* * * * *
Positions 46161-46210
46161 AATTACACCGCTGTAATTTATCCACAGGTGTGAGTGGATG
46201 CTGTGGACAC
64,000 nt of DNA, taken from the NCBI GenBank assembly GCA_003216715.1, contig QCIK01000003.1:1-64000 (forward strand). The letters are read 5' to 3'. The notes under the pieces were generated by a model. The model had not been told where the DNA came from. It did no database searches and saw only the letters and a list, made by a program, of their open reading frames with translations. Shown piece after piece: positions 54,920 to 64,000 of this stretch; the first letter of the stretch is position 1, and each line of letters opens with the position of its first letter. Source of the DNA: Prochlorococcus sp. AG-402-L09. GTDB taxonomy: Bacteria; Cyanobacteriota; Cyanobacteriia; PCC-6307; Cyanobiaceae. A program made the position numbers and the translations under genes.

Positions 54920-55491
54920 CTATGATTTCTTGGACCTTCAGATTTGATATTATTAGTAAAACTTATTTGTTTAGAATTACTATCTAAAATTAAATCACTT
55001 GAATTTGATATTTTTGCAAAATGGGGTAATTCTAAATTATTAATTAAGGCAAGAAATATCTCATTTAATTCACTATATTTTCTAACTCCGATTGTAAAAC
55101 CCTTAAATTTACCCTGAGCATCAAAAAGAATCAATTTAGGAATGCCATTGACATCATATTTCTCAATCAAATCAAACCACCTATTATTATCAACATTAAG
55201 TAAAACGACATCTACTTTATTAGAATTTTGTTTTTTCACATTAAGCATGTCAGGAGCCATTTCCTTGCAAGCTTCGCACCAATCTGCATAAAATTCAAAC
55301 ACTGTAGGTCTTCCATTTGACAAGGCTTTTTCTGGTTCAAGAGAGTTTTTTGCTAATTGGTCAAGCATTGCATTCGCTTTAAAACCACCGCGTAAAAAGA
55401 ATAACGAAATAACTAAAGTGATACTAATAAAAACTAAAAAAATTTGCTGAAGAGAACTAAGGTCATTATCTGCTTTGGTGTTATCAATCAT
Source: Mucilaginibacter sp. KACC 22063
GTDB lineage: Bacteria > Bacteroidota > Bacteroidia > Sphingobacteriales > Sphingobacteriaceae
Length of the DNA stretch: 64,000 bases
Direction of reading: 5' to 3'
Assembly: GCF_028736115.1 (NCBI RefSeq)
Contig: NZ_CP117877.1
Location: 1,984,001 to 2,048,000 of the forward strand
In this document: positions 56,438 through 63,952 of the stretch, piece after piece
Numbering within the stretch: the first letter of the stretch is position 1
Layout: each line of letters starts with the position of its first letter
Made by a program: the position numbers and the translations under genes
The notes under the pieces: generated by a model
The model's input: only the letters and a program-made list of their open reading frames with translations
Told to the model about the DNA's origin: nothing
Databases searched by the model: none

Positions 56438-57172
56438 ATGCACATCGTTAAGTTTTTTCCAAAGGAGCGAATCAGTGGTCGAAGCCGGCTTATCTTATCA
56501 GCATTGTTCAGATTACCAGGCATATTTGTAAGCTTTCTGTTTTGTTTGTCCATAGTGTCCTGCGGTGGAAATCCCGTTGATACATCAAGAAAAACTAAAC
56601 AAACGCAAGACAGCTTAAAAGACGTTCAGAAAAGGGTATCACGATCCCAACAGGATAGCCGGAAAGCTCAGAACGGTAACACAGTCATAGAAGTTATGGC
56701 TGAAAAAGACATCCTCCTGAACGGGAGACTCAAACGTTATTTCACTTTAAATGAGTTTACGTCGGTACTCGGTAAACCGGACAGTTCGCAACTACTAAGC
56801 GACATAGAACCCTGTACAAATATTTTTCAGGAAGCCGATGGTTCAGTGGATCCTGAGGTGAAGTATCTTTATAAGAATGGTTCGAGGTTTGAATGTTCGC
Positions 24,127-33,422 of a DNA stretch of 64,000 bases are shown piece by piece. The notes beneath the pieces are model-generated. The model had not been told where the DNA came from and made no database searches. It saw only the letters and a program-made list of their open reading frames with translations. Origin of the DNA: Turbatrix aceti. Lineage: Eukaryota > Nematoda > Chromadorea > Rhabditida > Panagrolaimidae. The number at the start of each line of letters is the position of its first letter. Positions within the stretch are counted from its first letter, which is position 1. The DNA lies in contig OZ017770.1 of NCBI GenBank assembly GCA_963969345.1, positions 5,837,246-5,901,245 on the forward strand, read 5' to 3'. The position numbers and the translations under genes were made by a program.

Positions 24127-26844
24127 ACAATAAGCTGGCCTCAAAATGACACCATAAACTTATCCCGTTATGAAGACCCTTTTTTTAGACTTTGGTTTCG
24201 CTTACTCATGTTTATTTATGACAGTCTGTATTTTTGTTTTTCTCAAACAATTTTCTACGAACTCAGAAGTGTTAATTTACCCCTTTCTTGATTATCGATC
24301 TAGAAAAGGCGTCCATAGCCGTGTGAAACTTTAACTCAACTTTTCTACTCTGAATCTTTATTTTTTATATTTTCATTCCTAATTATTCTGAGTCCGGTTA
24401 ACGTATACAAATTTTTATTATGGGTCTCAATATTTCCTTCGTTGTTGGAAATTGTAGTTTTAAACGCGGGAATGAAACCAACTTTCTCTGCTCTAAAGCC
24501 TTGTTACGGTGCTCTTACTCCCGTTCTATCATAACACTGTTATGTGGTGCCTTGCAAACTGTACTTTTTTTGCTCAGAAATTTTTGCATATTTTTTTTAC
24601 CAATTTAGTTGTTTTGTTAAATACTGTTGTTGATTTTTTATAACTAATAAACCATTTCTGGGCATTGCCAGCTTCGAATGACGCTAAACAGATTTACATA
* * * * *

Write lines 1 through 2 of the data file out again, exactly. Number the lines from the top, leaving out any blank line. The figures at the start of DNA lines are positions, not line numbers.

Positions 46161-46210
46161 AATTACACCGCTGTAATTTATCCACAGGTGTGAGTGGATG